For many parents, keeping their children safe from food allergies can be a daunting task. While some of the common triggers, like peanuts and dairy, are easy to recognize, there are other substances that may not be as commonly known or even suspected.
As such, early detection is key in helping to prevent potentially serious allergic reactions. In this blog post, we’ll provide expert tips on how to detect, prevent, and manage food allergies in children.
Detecting Food Allergies in Children
If your child has already been diagnosed with a food allergy, you may be able to identify the symptoms associated with ingesting the allergens based on past experiences. However, if you’re concerned that your child may have an undiagnosed allergy, it’s important to seek the advice of a qualified board-certified allergist. Signs that your child may have a food allergy include:
- Hives or rash
- Swelling of the face, eyes, lips, tongue, throat, and/or other parts of the body
- Wheezing or difficulty breathing
- Severe nausea, vomiting, or abdominal pain
- Diarrhea or constipation
A doctor will be able to suggest one or more tests – such as skin prick testing, blood testing, and oral food testing – which can help confirm if your child has an allergy. It is best to consult with a medical professional in order to determine the best course of action in diagnosing and managing any food allergies.
Preventing Food Allergies in Children
To help prevent the onset of food allergies, it’s important to introduce a variety of foods into your child’s diet at an early age. This is especially true for those with a family history of food allergies; introducing potential allergens between 4-6 months of age can help reduce the risk of developing an allergy.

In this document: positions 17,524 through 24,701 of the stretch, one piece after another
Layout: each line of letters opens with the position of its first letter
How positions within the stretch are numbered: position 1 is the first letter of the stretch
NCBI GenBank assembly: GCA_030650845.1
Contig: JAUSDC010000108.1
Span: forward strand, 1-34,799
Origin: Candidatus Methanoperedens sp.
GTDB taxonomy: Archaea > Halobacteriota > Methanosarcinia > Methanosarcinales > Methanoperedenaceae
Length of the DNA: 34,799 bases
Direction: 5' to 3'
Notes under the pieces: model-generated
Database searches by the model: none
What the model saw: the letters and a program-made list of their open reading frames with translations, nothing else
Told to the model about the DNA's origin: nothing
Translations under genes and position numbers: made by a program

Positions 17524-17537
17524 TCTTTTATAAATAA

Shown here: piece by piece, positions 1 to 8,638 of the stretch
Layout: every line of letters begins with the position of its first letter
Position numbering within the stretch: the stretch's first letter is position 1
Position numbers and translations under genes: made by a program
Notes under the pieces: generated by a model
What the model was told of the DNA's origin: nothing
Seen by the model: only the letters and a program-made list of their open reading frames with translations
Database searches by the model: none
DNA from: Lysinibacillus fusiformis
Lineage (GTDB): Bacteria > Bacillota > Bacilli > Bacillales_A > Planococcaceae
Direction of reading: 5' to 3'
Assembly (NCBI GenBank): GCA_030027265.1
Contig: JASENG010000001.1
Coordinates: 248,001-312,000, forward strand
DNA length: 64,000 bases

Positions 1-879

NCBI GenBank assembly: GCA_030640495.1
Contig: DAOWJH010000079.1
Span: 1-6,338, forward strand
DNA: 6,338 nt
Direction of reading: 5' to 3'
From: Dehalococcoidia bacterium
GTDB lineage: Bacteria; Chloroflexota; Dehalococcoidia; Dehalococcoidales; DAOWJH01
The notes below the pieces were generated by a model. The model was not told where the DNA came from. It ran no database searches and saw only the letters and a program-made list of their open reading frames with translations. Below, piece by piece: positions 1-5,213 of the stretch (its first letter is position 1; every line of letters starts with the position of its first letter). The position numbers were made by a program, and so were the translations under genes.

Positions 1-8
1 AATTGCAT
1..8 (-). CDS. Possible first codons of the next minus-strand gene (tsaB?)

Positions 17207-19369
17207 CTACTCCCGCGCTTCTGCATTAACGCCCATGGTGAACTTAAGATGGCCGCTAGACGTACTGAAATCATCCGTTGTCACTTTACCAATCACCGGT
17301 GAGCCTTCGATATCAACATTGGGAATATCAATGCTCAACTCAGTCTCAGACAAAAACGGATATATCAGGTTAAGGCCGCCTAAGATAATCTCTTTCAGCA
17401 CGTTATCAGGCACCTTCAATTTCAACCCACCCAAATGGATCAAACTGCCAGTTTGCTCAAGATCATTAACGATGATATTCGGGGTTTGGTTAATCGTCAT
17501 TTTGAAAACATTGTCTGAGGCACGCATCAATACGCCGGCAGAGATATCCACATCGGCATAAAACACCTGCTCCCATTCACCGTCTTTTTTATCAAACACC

It’s also important for parents to be aware of the foods that are most likely to cause allergies in children – such as milk, eggs, peanuts, and tree nuts – so that they can take extra precautions when introducing them into their child’s diet.
Managing Food Allergies in Children
Once your child has been diagnosed with a food allergy, it’s important to create an action plan that outlines what to do in case of an allergic reaction. This should include the steps needed to treat the reaction and any medications that may be necessary. It is also important to discuss your child’s diet with your doctor or nutritionist to make sure they are receiving the nutrients they need while avoiding any potential allergens.
When it comes to eating out, it’s important to be aware of the foods that your child is consuming. When ordering meals at a restaurant, you can request allergen-free options or ask the chef about the ingredients used in each dish – this will help ensure that your child avoids any food-based triggers.
Work with the Allergy Experts at Allergy & Clinical Immunology!
At the end of the day, navigating food allergies in children can be a difficult task – but with the right strategies and pediatric food allergy treatment in place, you can help ensure your child remains safe and healthy. At Allergy & Clinical Immunology, we treat all food allergies, including milk and other dairy products, corn, peanuts, tree nuts, shellfish, different types of fish, soy, wheat, and sesame.
Our staff of expert physicians and physician assistants are committed to serving patients by providing a solid knowledge base and a clear understanding of their pediatric food allergy treatment. Contact us today to learn more!